A Word from the Lost (review)

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A Word from the Lost
written by David Lewis
reviewed by Jim Anderson

Nayler – this name brings to mind, if not in much detail, the ride into Bristol and the quotation, “There is a spirit that I feel . . .” David Lewis’s book is a fine remedy for this common shortfall in knowledge about James Nayler. It is a brief but remarkably rich account of a Nayler text, Love to the Lost, and its context. Lewis’s book is a theological exploration of Nayler’s writing and much more – including historical, biographical, and political accounts that bring the religious and personal dimensions of Nayler into meaningful connection.

Lewis takes on three tasks: to explore Nayler’s thought; to set that thought beside the evolution of Britain Yearly Meeting’s Discipline; and to reflect, as a result, on how Quakerism has changed over the centuries and where it has landed, at least in Britain. Lewis surrounds his discussion of text with ample, though brief, accounts of the economic, political, and environmental changes that occurred in the century leading up to Nayler’s time; he offers a short but detailed history of the civil wars that arose in the mid-1600s; and, helpfully, he provides a review of Nayler’s life. These short contextual supports are remarkably informative and in themselves make the book a rich resource.

Nayler was a powerful preacher, but his surviving writings are not extensive. Lewis proposes that Nayler’s 1656 tract, Love to the Lost, offers us what Nayler might have preached in his day, a conception of Quaker faith that Carole Spencer (quoted in Lewis’ text) calls “incarnational holiness.” Lewis notes that Nayler’s account of Quaker faith is free of much that represents Quakerism today: meetings for worship, the testimonies, elders and ministers, and so on. Lewis says Nayler preached of “the Quaker ship before the barnacles, fresh from the shipwright’s bench.”

Lewis devotes fourteen short chapters to commentary on Nayler’s Love to the Lost – taking Nayler’s chapter titles as his own, such as “Concerning the Fall of Man,” “Concerning Faith,” “Concerning Redemption,” and “Concerning Christ Jesus.” In between, Lewis offers chapters of reflections on Nayler, his time, his politics, his relation to Martha Simmonds, and so on. Within these reflections, always, Lewis has an eye on how British Friends have held to or departed from Nayler’s ideas over time, as the interplay of history and theology have reshaped their Disciplines. At one level, this interplay is the topic of the book, and the initial vehicle of its exploration is Nayler’s effort to live and speak his truth in his time. As such, reading Lewis’s book challenges us to consider how we think and speak about our own deepest experiences, and how language and culture transmit these accounts across the centuries.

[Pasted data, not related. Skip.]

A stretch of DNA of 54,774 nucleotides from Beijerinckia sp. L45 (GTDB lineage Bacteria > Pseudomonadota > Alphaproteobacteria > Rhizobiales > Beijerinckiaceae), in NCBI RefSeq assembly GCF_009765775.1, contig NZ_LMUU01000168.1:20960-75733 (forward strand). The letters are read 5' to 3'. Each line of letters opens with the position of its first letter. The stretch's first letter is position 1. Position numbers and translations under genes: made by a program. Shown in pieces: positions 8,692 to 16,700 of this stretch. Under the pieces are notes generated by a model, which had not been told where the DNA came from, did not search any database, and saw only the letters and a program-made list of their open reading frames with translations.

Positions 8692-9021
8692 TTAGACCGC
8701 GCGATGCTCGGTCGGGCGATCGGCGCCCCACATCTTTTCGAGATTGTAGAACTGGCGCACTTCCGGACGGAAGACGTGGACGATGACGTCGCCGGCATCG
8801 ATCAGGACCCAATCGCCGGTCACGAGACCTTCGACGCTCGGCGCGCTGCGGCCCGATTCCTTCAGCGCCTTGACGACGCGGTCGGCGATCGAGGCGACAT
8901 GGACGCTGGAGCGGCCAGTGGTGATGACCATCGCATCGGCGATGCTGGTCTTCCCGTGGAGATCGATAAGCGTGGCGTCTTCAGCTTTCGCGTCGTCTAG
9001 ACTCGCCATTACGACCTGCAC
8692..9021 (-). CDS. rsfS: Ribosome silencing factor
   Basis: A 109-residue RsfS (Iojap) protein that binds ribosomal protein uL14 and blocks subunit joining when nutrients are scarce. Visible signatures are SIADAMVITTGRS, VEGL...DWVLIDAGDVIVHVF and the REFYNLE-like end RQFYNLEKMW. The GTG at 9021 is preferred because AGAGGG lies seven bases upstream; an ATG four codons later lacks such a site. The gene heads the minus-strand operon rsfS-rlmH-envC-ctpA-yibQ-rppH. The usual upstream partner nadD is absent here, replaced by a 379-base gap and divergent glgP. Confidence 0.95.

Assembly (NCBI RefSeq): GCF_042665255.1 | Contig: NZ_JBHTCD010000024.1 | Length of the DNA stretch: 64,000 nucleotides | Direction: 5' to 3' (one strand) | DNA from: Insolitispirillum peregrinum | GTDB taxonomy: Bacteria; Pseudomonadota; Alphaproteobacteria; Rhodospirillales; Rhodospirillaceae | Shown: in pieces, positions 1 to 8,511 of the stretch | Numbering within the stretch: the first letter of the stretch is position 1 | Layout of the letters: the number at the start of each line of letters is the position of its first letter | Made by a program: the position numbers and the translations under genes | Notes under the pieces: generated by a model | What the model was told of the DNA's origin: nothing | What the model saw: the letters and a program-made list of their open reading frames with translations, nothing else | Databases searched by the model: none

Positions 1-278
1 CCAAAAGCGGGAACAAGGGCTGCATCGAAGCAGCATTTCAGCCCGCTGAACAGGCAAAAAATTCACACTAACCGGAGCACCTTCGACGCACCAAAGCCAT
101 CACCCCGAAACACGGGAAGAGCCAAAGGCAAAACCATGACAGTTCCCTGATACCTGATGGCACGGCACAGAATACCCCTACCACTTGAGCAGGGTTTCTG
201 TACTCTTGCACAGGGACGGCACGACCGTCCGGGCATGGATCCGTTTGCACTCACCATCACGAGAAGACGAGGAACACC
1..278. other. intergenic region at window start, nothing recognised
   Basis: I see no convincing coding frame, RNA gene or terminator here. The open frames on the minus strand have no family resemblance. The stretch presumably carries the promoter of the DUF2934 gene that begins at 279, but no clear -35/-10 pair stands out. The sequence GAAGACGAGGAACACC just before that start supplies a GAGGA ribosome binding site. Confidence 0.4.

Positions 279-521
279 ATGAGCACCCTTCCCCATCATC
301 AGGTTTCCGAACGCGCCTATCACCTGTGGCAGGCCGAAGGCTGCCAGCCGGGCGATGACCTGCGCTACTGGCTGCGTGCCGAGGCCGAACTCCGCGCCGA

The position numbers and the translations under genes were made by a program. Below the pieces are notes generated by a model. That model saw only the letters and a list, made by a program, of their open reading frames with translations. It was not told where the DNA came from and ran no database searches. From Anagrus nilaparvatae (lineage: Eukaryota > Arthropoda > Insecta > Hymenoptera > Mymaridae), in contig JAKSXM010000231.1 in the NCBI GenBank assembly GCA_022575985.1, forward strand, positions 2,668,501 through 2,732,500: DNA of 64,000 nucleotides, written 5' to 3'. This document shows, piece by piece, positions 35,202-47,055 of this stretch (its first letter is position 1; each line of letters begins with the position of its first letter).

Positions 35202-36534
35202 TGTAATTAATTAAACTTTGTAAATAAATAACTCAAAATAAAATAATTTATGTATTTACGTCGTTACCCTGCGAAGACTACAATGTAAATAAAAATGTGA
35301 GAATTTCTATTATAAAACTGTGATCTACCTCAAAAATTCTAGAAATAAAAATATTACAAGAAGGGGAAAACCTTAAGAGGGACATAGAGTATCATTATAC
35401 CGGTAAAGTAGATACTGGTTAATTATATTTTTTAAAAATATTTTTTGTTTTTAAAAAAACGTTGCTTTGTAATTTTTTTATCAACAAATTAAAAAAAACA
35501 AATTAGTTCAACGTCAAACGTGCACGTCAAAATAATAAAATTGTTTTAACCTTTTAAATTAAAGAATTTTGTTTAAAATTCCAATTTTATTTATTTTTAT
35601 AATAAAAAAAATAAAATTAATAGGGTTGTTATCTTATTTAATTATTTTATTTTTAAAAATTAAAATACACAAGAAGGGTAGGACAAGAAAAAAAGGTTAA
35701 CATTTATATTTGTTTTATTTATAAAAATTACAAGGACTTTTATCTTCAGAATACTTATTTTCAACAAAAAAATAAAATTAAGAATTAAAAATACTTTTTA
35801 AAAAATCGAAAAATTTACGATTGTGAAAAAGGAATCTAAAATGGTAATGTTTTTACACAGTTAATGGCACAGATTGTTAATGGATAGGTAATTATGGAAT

Nayler was Fox’s equal as a founding leader of the Quaker movement. He is not only a charismatic, prophetic, and powerfully gifted minister in our history, but he also comes to us as a tragic figure, beset by inner struggles, and his failings and vulnerabilities make him more accessible to us. Lewis helps us get inside this elusive figure. He also helps us see beyond the easy myths of our faith’s beginnings, uncovering and illuminating complexities that can help us make sense of that founding century and relate it to our own. Lewis reminds us that “several mountain ranges stand between us and Nayler,” yet he often is able to use Nayler, and the time since then, to illuminate our present experience. Among the book’s various strengths, this is one that may impress and stay with readers the most.  ~~~

Jim Anderson is a member of Chico Friends Meeting (PYM).

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